Since many societies (esp in the West) are ageing, someday soon we are going to start noticing that a great proportion of our populations is on the verge of shuffling off this mortal coil.  And then we are going to ask the question which I am sure that is burning in all of our minds: how are we ever going to deal with all those bodies in a way that is environmentally friendly, cost-effective, and zombie-apocalypse proof?

Burial is the traditional form of body disposal – but apparently it is not a good “green” option according to this Reuters article.  This is because your body takes up space underground, while the decaying process releases methane and caskets use steel, copper, bronze and wood.  And so if you have your grave plot already sorted out, shame on you! Don’t you know that we have to be environmentally conscious even when all consciousness has left us for good? 

Luckily there are other options.  Such as Natural or Woodland burials.  Apparently, in the UK these are becoming more popular and there are around 260 sites where you can choose to commune with nature (in a totally passive way of course).  What is a Natural or Woodland burial and why is it popular?

“Bodies are buried in a woodland setting, field or meadow in wicker, cardboard, or other environmentally sound coffins.

Environmental concerns, wanting to reconnect with nature, reducing the burden on families to look after traditional graves and cost are the main drivers for people choosing a natural burial, a Durham University study said last month.”

If being left at the tender mercies of passing wildlife is not for you, there is always trusty cremation – which combines the joy of a Viking burial with the convenience of not having to find a longboat and fill it with trophies taken from dead enemies (which can be hard if you haven’t already secured one by the time retirement rolls around).  In the UK, around 75% of the population is cremated but this process is again not totally environmentally friendly.  Each cremation apparently uses the same amount of domestic energy as a person uses in a month. Globally, cremation emits over 6.8 million tons of carbon dioxide each year, or 0.02% of world emissions.  If you live in India, cremation occurs in the open air and the amount of wood required comes from 50 to 60 million trees a year!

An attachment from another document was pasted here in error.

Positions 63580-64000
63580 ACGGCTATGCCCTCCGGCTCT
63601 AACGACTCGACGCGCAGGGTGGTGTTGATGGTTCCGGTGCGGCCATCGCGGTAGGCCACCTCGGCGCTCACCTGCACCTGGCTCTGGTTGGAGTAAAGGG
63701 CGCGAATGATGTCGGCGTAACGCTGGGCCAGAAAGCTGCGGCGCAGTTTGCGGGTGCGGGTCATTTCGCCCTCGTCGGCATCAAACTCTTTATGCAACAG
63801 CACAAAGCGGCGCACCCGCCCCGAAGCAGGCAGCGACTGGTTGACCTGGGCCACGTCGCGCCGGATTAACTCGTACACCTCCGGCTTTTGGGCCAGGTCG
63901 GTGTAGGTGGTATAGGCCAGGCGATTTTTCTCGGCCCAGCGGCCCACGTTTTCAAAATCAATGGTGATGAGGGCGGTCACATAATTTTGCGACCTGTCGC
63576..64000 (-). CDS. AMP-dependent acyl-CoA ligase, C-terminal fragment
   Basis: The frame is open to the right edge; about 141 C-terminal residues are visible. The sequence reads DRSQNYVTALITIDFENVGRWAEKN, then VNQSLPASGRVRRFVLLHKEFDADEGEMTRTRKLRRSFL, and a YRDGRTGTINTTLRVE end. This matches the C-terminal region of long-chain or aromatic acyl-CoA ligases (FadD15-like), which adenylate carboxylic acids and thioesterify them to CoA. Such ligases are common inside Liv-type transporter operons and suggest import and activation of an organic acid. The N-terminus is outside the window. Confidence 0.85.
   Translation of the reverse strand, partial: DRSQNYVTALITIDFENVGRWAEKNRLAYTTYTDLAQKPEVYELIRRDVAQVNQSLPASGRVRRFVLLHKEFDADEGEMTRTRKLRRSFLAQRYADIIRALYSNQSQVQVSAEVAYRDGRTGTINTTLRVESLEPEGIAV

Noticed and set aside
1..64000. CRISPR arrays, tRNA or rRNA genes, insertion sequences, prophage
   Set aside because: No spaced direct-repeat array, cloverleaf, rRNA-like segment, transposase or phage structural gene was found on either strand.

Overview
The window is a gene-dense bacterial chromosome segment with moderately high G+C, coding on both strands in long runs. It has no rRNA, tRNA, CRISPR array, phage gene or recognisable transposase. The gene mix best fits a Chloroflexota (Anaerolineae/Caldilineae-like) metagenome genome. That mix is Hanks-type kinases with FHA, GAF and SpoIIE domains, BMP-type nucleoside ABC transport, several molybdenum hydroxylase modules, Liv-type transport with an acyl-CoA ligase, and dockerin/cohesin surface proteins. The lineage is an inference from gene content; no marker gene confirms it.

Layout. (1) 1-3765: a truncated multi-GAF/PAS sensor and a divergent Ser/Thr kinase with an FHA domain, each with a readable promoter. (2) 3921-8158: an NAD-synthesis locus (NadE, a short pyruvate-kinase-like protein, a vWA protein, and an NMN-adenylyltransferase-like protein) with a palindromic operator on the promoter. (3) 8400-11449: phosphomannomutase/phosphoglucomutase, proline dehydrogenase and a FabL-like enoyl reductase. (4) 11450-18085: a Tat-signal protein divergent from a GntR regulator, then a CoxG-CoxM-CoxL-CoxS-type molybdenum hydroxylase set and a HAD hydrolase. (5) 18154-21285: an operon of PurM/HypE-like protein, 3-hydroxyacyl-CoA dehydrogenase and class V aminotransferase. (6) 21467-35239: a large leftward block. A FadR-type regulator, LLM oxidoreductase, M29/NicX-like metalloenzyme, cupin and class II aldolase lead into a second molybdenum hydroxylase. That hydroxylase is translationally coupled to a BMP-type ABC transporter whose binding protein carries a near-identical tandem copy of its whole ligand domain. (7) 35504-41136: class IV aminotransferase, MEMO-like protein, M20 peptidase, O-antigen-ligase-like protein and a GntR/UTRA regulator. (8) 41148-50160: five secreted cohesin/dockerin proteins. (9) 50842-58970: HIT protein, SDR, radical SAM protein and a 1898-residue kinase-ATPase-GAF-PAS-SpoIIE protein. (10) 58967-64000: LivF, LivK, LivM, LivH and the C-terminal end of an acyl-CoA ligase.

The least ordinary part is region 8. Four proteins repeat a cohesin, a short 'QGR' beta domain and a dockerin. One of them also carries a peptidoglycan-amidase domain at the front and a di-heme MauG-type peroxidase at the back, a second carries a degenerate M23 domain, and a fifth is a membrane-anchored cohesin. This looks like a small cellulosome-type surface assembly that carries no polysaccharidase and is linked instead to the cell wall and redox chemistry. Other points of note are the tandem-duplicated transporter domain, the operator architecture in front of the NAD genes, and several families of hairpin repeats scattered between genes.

Ok, but if you want to leave this world without adding to your country’s Kyoto Protocol bill, what else is there? 

“In the UK, Scotland-based Resomation Ltd has developed a process which breaks down a corpse chemically in an alkaline solution.

Although the process uses very high temperatures to heat remains in a pressurized container, the firm claims the process uses one seventh of the energy of a standard cremation and cuts greenhouse gas emissions by 35 percent.

Resomation still has to be approved by the UK government for use in Britain but the firm has installed resomators in the United States, where some states allow it.”

Or, if you are more of a Terminator 2 fan there is always this option:

“Suffolk-based Cryomation Ltd has developed a technology which freezes a body using liquid nitrogen until it is brittle, removes metal elements and turns the remains into a powder which could be composted, buried in a natural graveyard or scattered.

Having proven the technology, the firm is now seeking 1.5 million pounds ($2.4 million) to build the first unit.

‘The cryomation process has been talked about for far too long but never been delivered,’ said Paul Smith, business development manager at parent company IRTL.

‘Our technology (..) can remove moisture at a cost-effective rate and at a suitable speed to make it a viable alternative to cremation with lots of environmental benefits,’ he added.”

Whatever happened to being mulched down and converted into fertiliser? That surely is the “green” option!?  But seriously folks, while I am happy to try and act in a manner consistent with our responsibilities of guardianship over the Earth, this type of talk unsettles me. It seems to me that this discussion either feeds into, or feeds off, underlying notions that humans are only an ecological drain and burden.  That in death we are to be disposed of in an ecological way, like recycling garbage, and that there is no inherent dignity in the human body that should be revered.  Death has always fascinated and repelled us.  We have woven rituals, ceremonies and taboos around it. Are we losing something deeply and ineffably mystical by freezing, superheating, or dumping our bodies in a wood? Is not death and the respect for the dead a sign of something deeper, something that we perhaps in our modern society don’t want to face? (Are we terrified by the thought that we will die and the world will still go on? That maybe, just maybe, we are not the be-all and end-all of the universe? That someday we will not be an “I am”, but a “he was”?) Hmmm, or am I being too precious?

PS Writing this has brought to mind the novel “The Loved One” by one of my favourite authors, Evelyn Waugh.  If you haven’t read it then I would highly recommend it. But, be warned, it is only for those who like their humour macabre and who don’t have a soft-spot for the funeral industry!

PPS What about door-to-door service?

Marcus Roberts is a Senior Researcher at the Maxim Institute in Auckland, New Zealand, and was co-editor of the former MercatorNet blog, Demography is Destiny. Marcus has a background in the law, both...